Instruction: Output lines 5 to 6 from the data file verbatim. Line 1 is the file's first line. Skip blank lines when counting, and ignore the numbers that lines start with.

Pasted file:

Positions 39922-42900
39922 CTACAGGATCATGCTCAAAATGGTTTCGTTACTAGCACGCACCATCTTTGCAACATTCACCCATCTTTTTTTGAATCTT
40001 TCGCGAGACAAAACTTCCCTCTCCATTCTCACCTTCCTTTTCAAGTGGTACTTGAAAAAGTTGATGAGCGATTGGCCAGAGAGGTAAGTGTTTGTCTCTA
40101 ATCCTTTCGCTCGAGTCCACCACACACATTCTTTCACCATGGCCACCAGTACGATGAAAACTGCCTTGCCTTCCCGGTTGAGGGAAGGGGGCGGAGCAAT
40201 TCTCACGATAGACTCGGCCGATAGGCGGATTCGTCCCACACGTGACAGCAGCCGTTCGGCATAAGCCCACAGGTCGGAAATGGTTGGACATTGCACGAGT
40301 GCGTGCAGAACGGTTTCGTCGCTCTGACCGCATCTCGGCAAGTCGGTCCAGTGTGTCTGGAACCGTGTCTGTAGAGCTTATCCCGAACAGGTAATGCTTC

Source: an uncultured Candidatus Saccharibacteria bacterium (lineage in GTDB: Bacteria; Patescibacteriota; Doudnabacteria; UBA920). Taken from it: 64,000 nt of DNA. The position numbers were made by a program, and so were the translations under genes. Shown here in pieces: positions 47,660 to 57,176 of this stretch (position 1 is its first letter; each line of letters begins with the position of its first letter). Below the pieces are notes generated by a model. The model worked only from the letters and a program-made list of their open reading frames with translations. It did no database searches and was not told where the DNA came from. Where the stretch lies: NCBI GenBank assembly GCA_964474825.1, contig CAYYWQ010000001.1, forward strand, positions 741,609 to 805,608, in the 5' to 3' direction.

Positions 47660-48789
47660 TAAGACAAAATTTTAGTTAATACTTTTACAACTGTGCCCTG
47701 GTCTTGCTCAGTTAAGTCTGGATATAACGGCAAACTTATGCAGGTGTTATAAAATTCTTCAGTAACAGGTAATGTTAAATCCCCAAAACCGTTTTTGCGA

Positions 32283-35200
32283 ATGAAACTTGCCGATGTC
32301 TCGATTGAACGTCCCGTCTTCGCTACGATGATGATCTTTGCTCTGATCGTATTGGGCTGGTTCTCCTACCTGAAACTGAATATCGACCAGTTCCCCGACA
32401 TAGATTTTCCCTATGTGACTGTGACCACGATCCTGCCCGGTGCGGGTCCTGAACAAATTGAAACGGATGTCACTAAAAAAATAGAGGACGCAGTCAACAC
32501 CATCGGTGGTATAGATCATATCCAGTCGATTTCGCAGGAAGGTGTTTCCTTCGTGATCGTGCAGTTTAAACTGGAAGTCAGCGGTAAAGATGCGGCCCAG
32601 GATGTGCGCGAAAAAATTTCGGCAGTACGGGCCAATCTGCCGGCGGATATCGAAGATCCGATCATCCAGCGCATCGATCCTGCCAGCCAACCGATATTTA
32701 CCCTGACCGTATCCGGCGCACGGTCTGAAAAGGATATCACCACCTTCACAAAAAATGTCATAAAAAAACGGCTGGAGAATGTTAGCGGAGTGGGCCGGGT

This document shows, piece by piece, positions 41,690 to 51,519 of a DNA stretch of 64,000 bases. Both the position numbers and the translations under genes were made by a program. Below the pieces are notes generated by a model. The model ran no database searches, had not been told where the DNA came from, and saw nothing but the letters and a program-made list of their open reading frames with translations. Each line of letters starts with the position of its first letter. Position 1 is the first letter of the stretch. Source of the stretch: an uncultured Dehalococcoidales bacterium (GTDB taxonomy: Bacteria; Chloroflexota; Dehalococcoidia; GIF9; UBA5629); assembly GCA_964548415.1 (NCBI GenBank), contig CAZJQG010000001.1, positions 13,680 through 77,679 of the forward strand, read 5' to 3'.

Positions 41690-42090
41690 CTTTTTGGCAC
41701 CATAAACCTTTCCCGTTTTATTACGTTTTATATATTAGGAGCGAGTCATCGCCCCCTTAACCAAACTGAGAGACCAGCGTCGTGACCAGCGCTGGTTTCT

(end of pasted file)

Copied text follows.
40201 TCTCACGATAGACTCGGCCGATAGGCGGATTCGTCCCACACGTGACAGCAGCCGTTCGGCATAAGCCCACAGGTCGGAAATGGTTGGACATTGCACGAGT
40301 GCGTGCAGAACGGTTTCGTCGCTCTGACCGCATCTCGGCAAGTCGGTCCAGTGTGTCTGGAACCGTGTCTGTAGAGCTTATCCCGAACAGGTAATGCTTC